My husband and I were talking recently about fake news, this seemingly new phenomenon that is being blamed for a lot. Congress recently called on Twitter, Google and Facebook to testify, as they try and figure out what to do about Russia's alleged influence in the election. With something ephemeral as the internet and its influence on people's beliefs, there is little Congress can do other than pin some blame on these companies. But I'm not sure if I want legislative input into my internet consumption...at its worst, wouldn't that limit free speech? Doesn't Caveat emptor apply?
Here is what I think: fake news (and false advertising) has always been out there. It doesn't matter how much you police information, how much you demand transparency and disclosure. There will always be people that believe we keep aliens in Area 51, that we never went to the moon, and that the earth is flat (Seriously, check out the Flat Earth Society).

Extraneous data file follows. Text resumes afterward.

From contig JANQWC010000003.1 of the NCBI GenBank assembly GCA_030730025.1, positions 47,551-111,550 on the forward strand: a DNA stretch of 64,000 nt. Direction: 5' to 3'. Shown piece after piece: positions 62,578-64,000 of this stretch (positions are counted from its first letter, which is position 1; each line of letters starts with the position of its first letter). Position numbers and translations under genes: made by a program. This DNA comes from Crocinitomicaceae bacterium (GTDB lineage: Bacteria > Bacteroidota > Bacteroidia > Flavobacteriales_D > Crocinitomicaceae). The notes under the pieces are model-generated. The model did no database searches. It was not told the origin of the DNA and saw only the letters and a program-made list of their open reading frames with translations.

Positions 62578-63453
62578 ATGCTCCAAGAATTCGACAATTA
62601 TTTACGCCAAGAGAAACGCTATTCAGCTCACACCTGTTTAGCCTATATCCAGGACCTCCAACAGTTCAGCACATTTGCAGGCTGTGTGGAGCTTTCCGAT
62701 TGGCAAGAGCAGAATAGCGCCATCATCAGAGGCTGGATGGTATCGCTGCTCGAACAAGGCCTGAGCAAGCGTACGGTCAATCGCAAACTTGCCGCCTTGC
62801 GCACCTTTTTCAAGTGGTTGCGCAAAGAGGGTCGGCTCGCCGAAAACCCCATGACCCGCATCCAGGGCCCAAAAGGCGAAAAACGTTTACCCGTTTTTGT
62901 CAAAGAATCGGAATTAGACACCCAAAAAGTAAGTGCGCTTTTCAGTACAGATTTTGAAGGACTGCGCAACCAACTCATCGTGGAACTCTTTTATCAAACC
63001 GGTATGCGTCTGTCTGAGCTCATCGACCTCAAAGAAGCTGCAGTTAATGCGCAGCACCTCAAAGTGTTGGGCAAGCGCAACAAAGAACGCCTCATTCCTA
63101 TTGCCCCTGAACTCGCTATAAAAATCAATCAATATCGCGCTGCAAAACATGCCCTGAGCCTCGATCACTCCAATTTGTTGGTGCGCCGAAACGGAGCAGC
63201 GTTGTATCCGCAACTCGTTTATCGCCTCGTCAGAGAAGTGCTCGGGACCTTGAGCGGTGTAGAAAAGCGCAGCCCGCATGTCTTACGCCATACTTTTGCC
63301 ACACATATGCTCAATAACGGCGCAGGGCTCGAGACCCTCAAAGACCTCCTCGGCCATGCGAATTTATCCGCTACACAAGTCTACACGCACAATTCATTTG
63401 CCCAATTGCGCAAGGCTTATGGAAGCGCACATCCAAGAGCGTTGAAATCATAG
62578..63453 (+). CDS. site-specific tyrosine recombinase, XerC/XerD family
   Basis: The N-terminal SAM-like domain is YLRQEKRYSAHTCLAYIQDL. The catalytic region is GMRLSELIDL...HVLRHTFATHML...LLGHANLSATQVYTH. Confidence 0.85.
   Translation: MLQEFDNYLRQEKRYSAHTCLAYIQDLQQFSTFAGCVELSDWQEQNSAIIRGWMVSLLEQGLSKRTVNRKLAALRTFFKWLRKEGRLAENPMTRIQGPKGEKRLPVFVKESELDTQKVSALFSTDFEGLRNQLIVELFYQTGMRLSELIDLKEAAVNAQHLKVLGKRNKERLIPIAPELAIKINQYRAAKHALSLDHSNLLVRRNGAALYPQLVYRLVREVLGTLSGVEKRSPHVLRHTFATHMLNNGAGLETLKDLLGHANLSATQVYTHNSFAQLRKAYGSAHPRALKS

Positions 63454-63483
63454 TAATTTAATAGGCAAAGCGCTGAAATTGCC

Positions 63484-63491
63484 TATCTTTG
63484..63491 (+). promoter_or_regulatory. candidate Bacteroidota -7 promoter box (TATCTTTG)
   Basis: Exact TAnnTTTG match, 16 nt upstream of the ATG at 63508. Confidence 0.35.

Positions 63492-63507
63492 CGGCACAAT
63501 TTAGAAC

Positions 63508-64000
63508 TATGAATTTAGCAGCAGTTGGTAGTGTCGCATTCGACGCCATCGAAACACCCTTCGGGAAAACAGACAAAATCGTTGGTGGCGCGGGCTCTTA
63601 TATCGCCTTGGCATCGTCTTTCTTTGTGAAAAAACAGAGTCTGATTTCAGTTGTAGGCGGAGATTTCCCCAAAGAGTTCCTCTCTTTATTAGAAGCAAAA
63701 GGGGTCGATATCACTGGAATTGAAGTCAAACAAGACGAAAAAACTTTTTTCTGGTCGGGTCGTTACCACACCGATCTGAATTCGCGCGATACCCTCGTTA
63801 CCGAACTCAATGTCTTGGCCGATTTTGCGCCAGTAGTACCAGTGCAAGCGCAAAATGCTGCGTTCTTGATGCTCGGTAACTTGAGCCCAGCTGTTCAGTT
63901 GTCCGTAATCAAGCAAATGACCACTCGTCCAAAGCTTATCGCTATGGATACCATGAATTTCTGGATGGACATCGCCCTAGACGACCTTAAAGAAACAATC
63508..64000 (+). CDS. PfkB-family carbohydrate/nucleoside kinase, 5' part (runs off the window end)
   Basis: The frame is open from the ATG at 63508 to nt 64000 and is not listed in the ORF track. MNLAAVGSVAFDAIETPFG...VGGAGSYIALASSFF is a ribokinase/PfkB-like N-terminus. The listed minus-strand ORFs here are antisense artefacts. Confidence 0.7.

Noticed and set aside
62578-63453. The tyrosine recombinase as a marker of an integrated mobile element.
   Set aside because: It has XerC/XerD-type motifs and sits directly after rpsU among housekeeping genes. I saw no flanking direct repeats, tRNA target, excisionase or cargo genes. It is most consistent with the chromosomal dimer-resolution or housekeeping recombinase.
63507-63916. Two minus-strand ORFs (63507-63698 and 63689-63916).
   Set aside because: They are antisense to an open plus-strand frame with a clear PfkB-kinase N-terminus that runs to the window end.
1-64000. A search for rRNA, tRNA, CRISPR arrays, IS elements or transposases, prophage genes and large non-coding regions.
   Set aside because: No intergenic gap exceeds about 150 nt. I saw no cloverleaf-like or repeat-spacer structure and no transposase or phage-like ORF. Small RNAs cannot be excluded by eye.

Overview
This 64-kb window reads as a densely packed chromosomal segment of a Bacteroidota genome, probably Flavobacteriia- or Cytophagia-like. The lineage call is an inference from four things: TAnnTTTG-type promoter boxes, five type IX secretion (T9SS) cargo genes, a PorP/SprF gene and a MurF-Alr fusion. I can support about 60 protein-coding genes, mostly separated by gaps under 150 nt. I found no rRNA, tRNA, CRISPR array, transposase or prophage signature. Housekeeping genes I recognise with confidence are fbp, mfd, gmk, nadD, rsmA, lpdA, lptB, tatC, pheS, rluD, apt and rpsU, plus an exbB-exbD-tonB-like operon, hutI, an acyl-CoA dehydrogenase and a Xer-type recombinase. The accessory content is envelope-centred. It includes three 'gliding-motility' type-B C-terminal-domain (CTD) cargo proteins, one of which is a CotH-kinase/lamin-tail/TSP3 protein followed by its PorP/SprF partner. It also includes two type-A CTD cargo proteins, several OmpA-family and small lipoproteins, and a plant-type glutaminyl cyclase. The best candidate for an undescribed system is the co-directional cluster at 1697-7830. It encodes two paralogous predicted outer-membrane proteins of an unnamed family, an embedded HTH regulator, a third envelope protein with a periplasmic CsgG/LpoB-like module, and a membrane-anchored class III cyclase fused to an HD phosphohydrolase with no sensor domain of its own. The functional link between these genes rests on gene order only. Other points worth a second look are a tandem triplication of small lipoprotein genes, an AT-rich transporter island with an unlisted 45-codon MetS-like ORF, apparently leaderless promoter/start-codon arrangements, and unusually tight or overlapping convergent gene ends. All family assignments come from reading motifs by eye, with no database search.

Am I perfect at this? Absolutely not. But I do see how often real news outlets get details about the military wrong, even with hundreds of Public Affairs professionals working to help news organizations get it right. They are human, just like I am. Surely we can evaluate what is "real" and "fake" and make our own decisions.
I like what this blogger had to say:
"What better way to sharpen our critical thinking skills that to confront fake news. Fake news challenges us to think critically about the news we read. Being fooled by fake news challenges us to scrutinize sources more carefully, check facts and critically respond to new information, hopefully never to be fooled again."